When I made the switch from newspapers to magazines about a decade into my career, I was fascinated by the more-complex logistics involved in producing weekly and monthly publications. Photographs and illustrations and page design were of course far more important than at a daily, as were the staggered deadlines on which the magazines’ sections were produced. I visited a huge, modern printing plant in upstate New York and was especially impressed by the binding operation, in which various chunks of each magazine bounced along on what looked like a series of moving clotheslines.
The first magazine for which I worked, TIME, employed a team of coordinators to keep all the editorial parts of its operation running smoothly. For that task at Texas Monthly, we employ Anna Walsh.
Anna joined us in 2019 from the Washington Post, serving as our managing editor. Initially, she focused on our print magazine: organizing assignments and deadlines months ahead of each issue’s publication date and overseeing our fact-checking and copy-editing teams. She handled those jobs superbly. And then, without being asked, she took on more.
The ambition and volume of our storytelling has grown on our website and in podcasts, videos, books, special-interest publications, and live events—and many of those pursuits have benefited from Anna’s superb organizational skills, keen judgment of stories and talent, and grace under pressure.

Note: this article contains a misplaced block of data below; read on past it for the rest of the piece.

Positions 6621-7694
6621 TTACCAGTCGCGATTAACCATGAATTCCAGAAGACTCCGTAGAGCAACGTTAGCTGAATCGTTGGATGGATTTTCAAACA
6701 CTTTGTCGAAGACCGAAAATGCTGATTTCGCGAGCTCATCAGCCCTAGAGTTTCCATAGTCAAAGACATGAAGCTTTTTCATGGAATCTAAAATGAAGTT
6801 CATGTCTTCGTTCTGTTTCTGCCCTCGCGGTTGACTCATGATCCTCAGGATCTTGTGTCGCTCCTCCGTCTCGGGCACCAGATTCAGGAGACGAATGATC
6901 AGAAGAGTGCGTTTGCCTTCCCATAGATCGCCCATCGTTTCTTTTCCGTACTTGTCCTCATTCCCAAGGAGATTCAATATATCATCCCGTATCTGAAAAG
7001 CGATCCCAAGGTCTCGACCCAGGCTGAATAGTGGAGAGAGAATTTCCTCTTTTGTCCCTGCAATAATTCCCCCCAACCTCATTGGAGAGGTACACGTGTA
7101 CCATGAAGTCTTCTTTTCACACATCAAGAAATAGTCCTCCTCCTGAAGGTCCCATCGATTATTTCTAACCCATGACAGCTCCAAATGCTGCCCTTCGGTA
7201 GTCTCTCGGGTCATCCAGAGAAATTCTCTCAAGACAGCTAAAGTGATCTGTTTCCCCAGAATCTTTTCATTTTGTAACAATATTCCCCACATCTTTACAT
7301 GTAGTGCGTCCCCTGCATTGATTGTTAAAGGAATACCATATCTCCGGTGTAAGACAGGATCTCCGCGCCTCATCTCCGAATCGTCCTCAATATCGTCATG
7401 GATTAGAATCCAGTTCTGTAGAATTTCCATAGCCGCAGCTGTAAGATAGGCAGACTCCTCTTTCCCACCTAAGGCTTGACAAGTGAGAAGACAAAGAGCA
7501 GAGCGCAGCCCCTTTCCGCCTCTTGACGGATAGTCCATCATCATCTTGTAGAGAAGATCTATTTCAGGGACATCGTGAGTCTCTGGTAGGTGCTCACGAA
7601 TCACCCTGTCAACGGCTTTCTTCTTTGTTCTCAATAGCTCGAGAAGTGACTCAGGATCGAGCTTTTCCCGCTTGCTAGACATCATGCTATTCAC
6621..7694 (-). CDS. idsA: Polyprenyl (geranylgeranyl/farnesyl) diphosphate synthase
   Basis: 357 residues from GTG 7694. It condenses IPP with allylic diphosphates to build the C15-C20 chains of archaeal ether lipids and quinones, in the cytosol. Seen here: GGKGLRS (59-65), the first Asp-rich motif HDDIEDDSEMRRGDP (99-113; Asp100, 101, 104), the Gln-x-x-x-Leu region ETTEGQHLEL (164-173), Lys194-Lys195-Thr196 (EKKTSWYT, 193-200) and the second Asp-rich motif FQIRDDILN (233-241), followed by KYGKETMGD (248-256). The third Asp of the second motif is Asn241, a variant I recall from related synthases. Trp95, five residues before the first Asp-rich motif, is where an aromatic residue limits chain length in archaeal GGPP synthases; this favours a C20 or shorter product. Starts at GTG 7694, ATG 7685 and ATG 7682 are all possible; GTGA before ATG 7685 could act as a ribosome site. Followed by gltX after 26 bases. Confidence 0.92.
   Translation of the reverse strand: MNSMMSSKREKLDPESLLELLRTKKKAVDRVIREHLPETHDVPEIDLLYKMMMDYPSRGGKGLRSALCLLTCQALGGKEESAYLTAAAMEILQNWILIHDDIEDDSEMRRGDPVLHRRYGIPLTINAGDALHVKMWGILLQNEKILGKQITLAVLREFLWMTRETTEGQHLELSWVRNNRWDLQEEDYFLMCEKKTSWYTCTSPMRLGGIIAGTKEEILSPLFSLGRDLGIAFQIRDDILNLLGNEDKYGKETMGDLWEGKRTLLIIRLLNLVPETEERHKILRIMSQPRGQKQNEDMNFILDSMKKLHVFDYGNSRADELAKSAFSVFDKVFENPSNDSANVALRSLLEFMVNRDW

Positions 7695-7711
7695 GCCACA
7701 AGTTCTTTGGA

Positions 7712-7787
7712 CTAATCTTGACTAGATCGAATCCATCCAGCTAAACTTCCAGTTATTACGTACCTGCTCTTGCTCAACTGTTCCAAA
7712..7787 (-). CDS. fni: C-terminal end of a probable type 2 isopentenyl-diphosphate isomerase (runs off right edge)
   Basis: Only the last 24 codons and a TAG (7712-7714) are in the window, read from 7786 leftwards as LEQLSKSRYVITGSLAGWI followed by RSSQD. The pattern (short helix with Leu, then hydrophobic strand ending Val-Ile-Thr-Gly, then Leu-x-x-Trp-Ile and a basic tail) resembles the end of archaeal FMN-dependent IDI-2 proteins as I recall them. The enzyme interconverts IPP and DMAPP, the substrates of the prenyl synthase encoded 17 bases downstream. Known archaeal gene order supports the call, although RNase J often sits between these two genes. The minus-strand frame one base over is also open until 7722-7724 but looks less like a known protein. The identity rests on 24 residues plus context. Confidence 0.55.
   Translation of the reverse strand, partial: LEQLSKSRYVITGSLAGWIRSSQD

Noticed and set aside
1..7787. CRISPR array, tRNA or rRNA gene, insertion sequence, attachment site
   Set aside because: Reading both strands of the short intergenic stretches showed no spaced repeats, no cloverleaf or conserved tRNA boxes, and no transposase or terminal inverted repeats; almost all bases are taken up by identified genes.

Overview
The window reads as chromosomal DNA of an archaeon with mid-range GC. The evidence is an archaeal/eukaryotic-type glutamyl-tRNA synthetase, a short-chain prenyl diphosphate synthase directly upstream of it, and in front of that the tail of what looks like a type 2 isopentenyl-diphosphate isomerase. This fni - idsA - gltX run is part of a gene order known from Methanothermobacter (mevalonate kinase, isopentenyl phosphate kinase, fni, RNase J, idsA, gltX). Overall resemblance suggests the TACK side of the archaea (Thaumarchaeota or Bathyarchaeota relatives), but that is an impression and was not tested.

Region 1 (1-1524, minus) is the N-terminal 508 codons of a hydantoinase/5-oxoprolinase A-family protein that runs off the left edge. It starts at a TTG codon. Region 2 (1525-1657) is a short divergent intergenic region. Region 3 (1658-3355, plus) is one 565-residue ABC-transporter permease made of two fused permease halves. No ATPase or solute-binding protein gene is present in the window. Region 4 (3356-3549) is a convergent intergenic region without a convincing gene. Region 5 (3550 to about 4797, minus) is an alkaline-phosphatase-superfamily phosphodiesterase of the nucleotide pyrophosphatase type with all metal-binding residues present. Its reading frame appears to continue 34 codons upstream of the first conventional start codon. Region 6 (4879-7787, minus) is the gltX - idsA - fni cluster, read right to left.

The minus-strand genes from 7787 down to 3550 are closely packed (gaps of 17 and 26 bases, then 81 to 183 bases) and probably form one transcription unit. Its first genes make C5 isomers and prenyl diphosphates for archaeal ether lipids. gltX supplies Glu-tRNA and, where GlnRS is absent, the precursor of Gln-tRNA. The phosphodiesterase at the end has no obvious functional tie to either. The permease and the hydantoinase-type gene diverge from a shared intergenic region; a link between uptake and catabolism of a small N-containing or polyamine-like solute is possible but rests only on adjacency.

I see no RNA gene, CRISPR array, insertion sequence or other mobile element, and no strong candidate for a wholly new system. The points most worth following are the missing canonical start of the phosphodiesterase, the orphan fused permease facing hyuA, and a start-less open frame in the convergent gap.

In recognition of her expanded responsibilities, I’m pleased to announce Anna’s promotion to a newly created role: director of editorial operations, across all our storytelling platforms. That means, among other things, that even more of the staff will get to experience Anna’s enthusiasm for classical music and baking—and will get to meet her curious cats, who regularly entertain us during Zoom meetings when she’s working from home.
To support Anna, we’re also promoting Alicia Maria Meier to the newly created position of assistant managing editor. Alicia joined us sixteen months ago as a copy editor, after overseeing international programs for Columbia University School of the Arts. A self-described “language obsessive,” she’s fluent in Spanish and is so advanced in Catalan that she was awarded a prestigious grant to translate a novel from that language into English. The daughter of two veteran journalists in Washington, D.C., Alicia has relatives in Texas and, like many of us, got here as soon as she could.
You may recall that in late December, Texas Monthly acquired the acclaimed television program Texas Country Reporter. To promote collaboration between our staffs, I’m pleased to appoint a new video and events director, Melissa Reese, who will work closely with TCR founder Bob Phillips, his cohost and wife, Kelli Phillips, and the seven other talented members of their team.
We poached Melissa from the business side of Texas Monthly, where she led our brand studio, which produces print and video promotions for advertisers and other commercial clients. Born and reared in Dallas, she joined TM in 2017, after working for the University of Texas alumni association and, before that, for a nonprofit film-production organization. A fourth-generation Longhorn, Melissa studied video and journalism. She treasures a necklace with a quill pendant from her great-grandmother, who was one of the university’s early women journalism grads, in the class of 1926.
If you’re not already a fan of Texas Country Reporter, I hope you’ll check it out. You can go to TexasCountryReporter.com to learn when it airs on a TV station near you. I also hope you enjoy this issue of the magazine, which wouldn’t be possible without the behind-the-scenes work of Anna, Alicia, and their team.